Joyriding Lawyers in Ocean County NJ

Unlike Theft, Joyriding Revolves Around Temporary Use Without the Aim Of Permanent Possession of the Vehicle

Legal Insights into Joyriding in Toms River NJWhen someone absconds with a vehicle without the owner’s consent but intends to return it to the owner at some point, it is known as joyriding. Joyriding is not considered stealing, as under N.J.S.A. 2C:20-10, it must be proven that the car was taken temporarily without the owner’s permission. The defendant’s intent is important in this charge. The law refers to joyriding as an “unlawful means of conveyance,” which means an illegal form of transport.  Joyriding includes taking a vehicle a person was previously allowed to use, was the property of their parents, relative, or friend, was used temporarily, and returned without any damage.

Distinction Between Joyriding and Theft under NJ Law

An allegation of joyriding is taking a vehicle (car, motorcycle, moped, or other motored means of transportation) with the intention of using it and returning it to the owner.  The joyriding charge does not require evidence that the accused intended to keep the vehicle permanently, only that it was removed without the owner’s permission.  Theft is taking something valuable without the owner’s consent to keep it permanently.

Auto theft is a third degree crime, significantly more severe than joyriding, a fourth degree or disorderly persons charge unless someone is injured. Joyriding by taking items other than vehicles, such as bicycles, skateboards, trailers, horses, and boats, can be charged as a disorderly persons offense.

How Age Impacts a Joyriding Case in New Jersey

Usually, joyriders take a car from someone they know.  It is common for juveniles to sneak out in a parent’s car to see friends or attend an event they were prohibited from attending.  When a teenager is grounded, they may take their parent’s car for a clandestine escape.  If they are caught, they can be charged with joyriding.  They didn’t intend to keep the car; they were using it for a brief jaunt.  If the vehicle belongs to a stranger, as long as there was an intention to return it, it is considered joyriding.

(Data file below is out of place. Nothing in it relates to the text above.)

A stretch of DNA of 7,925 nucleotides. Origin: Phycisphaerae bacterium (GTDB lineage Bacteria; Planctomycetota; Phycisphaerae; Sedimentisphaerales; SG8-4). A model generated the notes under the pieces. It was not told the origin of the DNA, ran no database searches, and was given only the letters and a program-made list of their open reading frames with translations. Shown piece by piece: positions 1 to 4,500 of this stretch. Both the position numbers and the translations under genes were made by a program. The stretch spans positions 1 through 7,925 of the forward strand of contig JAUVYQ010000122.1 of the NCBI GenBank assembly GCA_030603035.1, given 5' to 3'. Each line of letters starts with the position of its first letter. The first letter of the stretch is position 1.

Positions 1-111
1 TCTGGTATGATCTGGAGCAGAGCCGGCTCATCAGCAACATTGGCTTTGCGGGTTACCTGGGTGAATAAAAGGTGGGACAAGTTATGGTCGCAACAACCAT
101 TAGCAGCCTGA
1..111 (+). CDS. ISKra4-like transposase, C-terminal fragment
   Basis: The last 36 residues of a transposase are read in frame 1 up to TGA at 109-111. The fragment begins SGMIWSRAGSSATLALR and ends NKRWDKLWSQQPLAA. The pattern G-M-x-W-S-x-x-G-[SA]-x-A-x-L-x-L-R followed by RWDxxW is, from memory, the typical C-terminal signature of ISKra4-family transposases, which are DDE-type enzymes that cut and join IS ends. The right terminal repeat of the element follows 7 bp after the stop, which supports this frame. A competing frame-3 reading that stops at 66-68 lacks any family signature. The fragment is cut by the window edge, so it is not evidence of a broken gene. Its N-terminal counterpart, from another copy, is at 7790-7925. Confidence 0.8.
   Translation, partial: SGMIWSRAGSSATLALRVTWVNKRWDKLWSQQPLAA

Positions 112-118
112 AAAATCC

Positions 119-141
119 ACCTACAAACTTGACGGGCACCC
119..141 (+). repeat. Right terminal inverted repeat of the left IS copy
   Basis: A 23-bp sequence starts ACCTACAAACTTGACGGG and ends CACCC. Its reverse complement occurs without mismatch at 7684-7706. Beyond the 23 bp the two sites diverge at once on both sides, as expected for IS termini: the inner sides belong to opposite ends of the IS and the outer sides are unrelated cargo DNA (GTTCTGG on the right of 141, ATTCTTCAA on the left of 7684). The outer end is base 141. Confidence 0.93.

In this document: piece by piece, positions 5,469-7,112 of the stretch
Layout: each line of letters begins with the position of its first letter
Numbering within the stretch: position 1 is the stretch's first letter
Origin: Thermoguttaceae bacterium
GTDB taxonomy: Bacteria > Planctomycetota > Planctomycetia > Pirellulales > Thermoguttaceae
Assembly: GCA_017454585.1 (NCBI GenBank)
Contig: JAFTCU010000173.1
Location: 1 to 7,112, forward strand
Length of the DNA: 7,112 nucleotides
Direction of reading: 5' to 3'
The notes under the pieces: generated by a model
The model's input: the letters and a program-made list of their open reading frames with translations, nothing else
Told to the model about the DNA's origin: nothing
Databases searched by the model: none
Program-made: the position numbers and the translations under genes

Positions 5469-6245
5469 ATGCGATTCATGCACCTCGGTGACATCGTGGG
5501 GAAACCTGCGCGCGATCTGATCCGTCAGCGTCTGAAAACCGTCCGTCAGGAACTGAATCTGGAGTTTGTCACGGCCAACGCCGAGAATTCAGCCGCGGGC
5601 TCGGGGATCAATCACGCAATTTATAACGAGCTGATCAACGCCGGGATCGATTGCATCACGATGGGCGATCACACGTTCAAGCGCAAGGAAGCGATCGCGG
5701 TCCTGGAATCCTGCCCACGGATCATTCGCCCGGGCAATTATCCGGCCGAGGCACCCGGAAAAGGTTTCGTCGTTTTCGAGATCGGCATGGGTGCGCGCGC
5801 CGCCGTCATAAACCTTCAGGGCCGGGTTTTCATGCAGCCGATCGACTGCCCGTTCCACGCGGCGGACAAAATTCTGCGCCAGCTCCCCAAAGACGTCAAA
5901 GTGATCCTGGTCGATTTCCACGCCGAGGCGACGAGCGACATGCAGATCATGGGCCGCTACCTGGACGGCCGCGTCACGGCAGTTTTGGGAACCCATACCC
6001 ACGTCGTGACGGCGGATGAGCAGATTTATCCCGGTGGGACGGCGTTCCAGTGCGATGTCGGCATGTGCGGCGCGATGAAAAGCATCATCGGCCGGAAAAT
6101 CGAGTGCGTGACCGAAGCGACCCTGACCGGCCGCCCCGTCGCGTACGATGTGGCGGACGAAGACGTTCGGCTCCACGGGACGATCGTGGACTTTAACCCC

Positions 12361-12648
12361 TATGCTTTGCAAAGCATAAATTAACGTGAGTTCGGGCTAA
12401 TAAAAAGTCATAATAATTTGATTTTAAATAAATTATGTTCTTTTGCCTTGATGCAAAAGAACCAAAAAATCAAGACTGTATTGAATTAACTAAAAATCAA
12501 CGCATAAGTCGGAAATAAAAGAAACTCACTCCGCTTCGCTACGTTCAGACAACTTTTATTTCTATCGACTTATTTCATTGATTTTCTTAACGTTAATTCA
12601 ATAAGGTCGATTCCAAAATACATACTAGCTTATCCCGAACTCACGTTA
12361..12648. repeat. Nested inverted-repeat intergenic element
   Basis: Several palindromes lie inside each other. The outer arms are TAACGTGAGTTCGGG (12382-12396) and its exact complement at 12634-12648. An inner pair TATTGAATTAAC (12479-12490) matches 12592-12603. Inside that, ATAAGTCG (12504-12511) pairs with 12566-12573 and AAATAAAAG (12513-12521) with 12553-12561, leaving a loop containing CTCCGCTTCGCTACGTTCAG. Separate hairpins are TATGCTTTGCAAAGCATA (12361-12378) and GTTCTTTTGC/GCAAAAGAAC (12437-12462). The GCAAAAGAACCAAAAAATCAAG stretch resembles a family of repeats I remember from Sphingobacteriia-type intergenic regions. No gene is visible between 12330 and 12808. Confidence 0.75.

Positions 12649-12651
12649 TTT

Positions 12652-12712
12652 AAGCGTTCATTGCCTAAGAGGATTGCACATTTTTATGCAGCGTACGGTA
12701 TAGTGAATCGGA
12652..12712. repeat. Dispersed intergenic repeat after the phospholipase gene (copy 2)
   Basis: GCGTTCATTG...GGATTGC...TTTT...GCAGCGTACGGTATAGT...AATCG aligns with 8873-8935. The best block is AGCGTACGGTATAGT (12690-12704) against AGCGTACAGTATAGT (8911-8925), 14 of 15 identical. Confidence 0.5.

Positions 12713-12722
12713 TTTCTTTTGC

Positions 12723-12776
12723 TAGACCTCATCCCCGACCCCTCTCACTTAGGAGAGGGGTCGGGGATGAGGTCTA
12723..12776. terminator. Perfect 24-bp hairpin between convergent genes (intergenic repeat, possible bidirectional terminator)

Adults can also be charged with joyriding. Whether they take the car from someone they know or a stranger, as long as they intend to return it, it is not theft. For example, Jack’s car is in the shop and wants to take his girlfriend to see Madonna at MetLife Stadium. His sister Diane is sick and can’t go, but she doesn’t want to lend him her car because he never puts gas in it. Jack remembered Diane always keeping a spare key in the junk drawer in the kitchen, so he helped himself to her car and took off.  Sometime later, Diane runs out to the grocery store for some cold medicine, only to find that her car and her brother have vanished. She calls the police and reports the vehicle stolen, knowing it was Jack who had taken it.  As the police take her statement, Jack pulls up and is arrested for joyriding.

Legal Ramifications for Adults and Juveniles Charged with Joyriding in NJ

For adults, most joyriding cases involve fourth-degree felony charges or a disorderly persons offense.  Felony charges can lead to prison time in the state prison, while a disorderly persons offense can result in a county jail sentence.  Felony offenses can affect a person’s ability to get a loan, a job, rent a house, or work in certain government positions. A fourth-degree felony can mean up to 18 months in prison and a $10,000 fine. A criminal disorderly persons offense can carry a penalty of up to six months in jail and a $1,000 fine. In severe cases, a defendant may be charged with a third degree crime for joyriding that led to injuries for another person. These consequences include a prison term ranging from 3 to 5 years and up to $15,000 in fines.